Letters to the Editor
Letter: an allergic phenotype in patients with eosinophilic oesophagitis and asthma
Article first published online: 5 MAR 2013
© 2013 Blackwell Publishing Ltd
Alimentary Pharmacology & Therapeutics
Volume 37, Issue 7, pages 755–756, April 2013
How to Cite
Philpott, H., Gibson, P. R., Thien, F. and Nandurkar, S. (2013), Letter: an allergic phenotype in patients with eosinophilic oesophagitis and asthma. Alimentary Pharmacology & Therapeutics, 37: 755–756. doi: 10.1111/apt.12225
- Issue published online: 5 MAR 2013
- Article first published online: 5 MAR 2013
- Manuscript Accepted: 8 JAN 2013
- Manuscript Received: 6 JAN 2013
We read with great interest the study by Harer et al. aiming to better define an allergic phenotype in adult patients with asthma and eosinophilic oesophagitis (EoE). Three issues arise.
First, the status of the oesophagus in the non-EoE group is not defined. EoE can be subclinical prior to presentation with dysphagia or food bolus obstruction. Furthermore, the influence of gastro-oesophageal reflux disease that can be associated with both asthma and eosinophilic infiltration in the oesophagus was not addressed.
Secondly, the definition of food allergy applied refers only to ‘Type 1’ IgE-mediated immediate hypersensitivity conditions (e.g. angioedema/anaphylaxis). Although this type of food allergy can occur in EoE patients, it is considered a separate condition, but this distinction is not made. Food challenge was documented too infrequently to be useful. The definition of food allergy in EoE patients and the need for reliable investigations is of current debate especially as, for example, 64% of adult EoE patients demonstrated histological improvement following the use of a six-food elimination diet, although only 13% had positive skin prick tests. Hence, either skin prick testing has limited utility or EoE may represent a disease with a range of immunological mechanisms including ‘atopic’ as well as delayed ‘cell-mediated’ immunity.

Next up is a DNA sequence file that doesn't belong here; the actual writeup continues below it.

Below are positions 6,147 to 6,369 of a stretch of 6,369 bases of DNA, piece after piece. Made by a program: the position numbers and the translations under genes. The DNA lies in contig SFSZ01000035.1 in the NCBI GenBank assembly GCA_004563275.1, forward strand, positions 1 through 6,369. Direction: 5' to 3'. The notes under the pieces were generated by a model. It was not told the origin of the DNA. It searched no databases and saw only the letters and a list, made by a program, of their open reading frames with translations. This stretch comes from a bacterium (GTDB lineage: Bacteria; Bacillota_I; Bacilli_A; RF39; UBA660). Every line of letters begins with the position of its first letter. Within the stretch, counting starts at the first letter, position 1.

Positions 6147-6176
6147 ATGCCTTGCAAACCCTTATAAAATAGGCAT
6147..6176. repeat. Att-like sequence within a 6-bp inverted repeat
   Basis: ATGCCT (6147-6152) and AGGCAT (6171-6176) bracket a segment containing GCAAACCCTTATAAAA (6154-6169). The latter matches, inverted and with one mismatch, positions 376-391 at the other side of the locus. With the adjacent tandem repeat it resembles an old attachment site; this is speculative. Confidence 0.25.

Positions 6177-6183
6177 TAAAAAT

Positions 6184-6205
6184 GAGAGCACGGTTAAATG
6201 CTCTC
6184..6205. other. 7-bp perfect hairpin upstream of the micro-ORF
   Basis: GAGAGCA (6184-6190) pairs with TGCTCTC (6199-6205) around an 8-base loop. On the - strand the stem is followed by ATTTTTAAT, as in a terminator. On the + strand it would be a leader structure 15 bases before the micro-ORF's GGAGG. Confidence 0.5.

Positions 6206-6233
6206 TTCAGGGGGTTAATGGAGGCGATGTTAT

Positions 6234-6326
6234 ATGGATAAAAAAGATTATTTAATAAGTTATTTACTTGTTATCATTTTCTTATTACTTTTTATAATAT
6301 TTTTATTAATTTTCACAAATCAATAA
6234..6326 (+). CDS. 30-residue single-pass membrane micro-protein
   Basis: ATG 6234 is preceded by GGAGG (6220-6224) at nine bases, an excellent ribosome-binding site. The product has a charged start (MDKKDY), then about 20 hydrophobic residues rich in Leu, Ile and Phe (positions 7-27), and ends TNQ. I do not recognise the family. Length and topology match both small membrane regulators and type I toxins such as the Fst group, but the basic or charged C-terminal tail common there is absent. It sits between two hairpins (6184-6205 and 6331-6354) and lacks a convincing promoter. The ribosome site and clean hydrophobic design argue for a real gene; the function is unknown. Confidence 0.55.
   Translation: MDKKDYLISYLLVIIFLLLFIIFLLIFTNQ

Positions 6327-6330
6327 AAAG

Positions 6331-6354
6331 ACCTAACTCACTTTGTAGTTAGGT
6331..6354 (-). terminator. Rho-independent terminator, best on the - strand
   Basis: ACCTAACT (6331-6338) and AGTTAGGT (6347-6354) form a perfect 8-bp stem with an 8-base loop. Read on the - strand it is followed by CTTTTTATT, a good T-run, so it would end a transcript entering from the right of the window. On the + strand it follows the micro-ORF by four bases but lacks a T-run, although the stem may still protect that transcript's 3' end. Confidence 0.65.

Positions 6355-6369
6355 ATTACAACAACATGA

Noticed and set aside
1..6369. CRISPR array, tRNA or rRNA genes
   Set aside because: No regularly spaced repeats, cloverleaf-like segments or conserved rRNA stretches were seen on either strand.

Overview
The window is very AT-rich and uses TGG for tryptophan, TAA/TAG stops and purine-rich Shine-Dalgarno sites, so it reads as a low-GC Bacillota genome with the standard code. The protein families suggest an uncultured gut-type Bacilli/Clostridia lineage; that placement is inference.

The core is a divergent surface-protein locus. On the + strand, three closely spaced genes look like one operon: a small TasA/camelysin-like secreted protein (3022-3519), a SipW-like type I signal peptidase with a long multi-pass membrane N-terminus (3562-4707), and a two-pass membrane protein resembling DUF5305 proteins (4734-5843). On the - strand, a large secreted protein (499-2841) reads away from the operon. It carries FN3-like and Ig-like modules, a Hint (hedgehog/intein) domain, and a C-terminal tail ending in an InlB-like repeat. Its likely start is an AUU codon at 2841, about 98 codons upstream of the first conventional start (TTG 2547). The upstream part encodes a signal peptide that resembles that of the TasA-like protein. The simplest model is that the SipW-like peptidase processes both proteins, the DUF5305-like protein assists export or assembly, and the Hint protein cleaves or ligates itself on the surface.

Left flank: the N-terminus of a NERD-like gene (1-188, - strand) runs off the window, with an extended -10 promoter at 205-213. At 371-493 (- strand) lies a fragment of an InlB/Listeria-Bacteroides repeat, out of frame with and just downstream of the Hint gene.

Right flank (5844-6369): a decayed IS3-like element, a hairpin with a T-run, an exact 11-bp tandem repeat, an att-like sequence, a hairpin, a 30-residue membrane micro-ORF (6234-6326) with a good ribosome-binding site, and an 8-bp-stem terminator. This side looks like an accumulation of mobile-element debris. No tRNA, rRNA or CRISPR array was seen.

Thirdly, food allergy as documented was the strongest predictor of EoE, yet it was omitted from the multivariate analysis. The reason for this was not addressed.
While the development of a scoring scale/screening tool is to be applauded, its construction from an incomplete data set excluding food allergy based on limited investigations, and a potentially flawed definition of food allergy, is premature, given the evolving understanding of this condition. A prospective data set, with uniform investigation and a standardised definition of food allergy, is hence suggested.
Declaration of personal and funding interests: None.